Dr. Emmanuel Uduaghan, Delta State Governor, on Wednesday advocated for his seeming reluctance to sign the bill passed last year by the state House of Assembly pushing for the death penalty for kidnappers in the state.
The governor explained that his decision to give his formal approval to the bill even in the face of disapproval in certain quarters was based on three main factors, including his personal disposition or conviction.
He made the clarifications during a live audience participation programme on local radio and television, Delta Broadcasting Service (DBS) Radio/Television in Warri. Answering questions about the worrisome menace of kidnapping and the attendant heightening of insecurity across the state, Uduaghan said he had not endorsed the death penalty bill because “all over the world, the death penalty has not solved or eliminated any the problem of crime in the society.”
The governor argued that even in countries where criminals were made to pay by their lives, the tendency had been that some members of such societies had continued to commit the same or similar crimes. He said the dearth of authorized or licensed executioners in Nigeria was another factor that had discouraged the resort to death penalty in the country.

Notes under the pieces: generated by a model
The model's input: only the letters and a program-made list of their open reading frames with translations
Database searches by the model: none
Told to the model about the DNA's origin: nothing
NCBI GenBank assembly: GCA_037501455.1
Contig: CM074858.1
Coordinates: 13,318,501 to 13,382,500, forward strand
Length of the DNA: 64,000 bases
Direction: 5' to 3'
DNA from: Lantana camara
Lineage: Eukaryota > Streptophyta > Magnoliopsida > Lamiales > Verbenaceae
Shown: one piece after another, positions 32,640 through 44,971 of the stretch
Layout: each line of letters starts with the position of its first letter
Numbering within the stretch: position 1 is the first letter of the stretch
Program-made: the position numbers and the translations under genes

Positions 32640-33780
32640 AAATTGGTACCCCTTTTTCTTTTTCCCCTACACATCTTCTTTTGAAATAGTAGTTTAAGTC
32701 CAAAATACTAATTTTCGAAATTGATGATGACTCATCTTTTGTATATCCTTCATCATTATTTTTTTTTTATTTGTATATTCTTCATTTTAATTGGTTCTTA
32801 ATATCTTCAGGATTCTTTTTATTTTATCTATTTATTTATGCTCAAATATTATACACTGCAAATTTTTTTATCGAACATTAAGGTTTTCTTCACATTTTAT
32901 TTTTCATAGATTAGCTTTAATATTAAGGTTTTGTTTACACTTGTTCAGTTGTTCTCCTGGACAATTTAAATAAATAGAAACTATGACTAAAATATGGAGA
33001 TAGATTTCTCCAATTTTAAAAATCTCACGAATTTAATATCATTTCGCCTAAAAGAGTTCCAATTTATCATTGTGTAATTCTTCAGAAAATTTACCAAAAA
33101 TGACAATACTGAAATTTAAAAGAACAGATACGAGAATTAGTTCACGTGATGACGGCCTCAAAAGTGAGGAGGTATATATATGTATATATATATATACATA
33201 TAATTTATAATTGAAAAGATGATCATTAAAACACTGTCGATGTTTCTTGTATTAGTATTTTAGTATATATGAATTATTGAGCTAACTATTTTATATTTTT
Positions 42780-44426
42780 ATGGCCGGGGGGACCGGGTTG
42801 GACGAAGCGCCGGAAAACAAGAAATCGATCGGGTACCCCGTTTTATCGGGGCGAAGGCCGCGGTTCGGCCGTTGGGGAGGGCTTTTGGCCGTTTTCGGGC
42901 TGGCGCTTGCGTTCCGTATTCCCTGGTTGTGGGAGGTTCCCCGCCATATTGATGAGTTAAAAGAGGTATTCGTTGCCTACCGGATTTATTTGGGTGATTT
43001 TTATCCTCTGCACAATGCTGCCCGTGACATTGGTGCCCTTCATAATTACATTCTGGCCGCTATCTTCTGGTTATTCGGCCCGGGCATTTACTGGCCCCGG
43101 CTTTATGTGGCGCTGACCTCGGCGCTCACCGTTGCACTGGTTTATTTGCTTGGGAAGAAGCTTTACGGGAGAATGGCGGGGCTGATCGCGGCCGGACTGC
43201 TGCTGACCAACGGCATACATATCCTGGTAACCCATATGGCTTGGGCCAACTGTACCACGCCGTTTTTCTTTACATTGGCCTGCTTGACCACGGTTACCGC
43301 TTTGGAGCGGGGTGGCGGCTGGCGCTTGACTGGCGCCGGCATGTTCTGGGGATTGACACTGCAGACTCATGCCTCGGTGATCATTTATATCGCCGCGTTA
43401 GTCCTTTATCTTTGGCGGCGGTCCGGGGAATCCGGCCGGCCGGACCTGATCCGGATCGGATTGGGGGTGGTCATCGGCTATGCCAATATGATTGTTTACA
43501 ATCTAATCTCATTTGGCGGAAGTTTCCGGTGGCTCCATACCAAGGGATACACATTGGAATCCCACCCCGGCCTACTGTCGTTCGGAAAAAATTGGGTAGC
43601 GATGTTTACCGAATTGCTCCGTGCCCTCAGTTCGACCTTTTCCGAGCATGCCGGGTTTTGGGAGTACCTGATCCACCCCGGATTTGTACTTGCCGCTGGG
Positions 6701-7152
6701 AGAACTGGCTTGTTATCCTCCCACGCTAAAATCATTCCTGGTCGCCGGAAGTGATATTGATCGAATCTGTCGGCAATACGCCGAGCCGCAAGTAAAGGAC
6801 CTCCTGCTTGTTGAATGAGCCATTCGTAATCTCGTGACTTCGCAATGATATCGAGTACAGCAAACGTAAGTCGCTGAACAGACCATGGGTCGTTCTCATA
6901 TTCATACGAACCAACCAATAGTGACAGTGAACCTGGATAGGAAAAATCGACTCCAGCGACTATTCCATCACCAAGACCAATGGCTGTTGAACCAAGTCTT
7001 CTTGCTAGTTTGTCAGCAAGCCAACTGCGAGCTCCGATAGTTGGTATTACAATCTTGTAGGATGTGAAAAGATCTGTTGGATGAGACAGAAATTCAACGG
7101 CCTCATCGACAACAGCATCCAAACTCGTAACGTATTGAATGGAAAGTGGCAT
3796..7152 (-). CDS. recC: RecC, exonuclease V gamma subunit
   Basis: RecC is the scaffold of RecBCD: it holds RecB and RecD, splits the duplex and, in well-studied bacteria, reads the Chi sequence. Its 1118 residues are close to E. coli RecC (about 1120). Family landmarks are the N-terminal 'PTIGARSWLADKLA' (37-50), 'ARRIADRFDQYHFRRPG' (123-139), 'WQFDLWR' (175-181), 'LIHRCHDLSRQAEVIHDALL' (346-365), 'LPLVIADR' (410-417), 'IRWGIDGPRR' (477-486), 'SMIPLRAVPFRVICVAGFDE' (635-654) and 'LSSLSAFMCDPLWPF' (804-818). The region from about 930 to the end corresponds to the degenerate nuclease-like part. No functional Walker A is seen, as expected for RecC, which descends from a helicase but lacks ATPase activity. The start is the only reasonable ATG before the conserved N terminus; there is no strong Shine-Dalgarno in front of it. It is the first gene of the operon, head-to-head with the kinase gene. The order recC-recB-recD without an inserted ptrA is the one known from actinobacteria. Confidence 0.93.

He observed that the only known licensed executioner in the country had reportedly retired leaving a huge vacuum, thereby stalling the possibility of carrying out legally backed death sentences. “A serving state governor in the country had not long ago signed the death sentences in respect of two convicted criminals, but the execution of the criminals is yet to be carried out mainly because there is nobody with the needed authorisation to carry it out,” he noted.
The governor, however, said due to his “professional training as a medical doctor who is trained to save lives,” he had not personally found endorsing the death penalty appealing.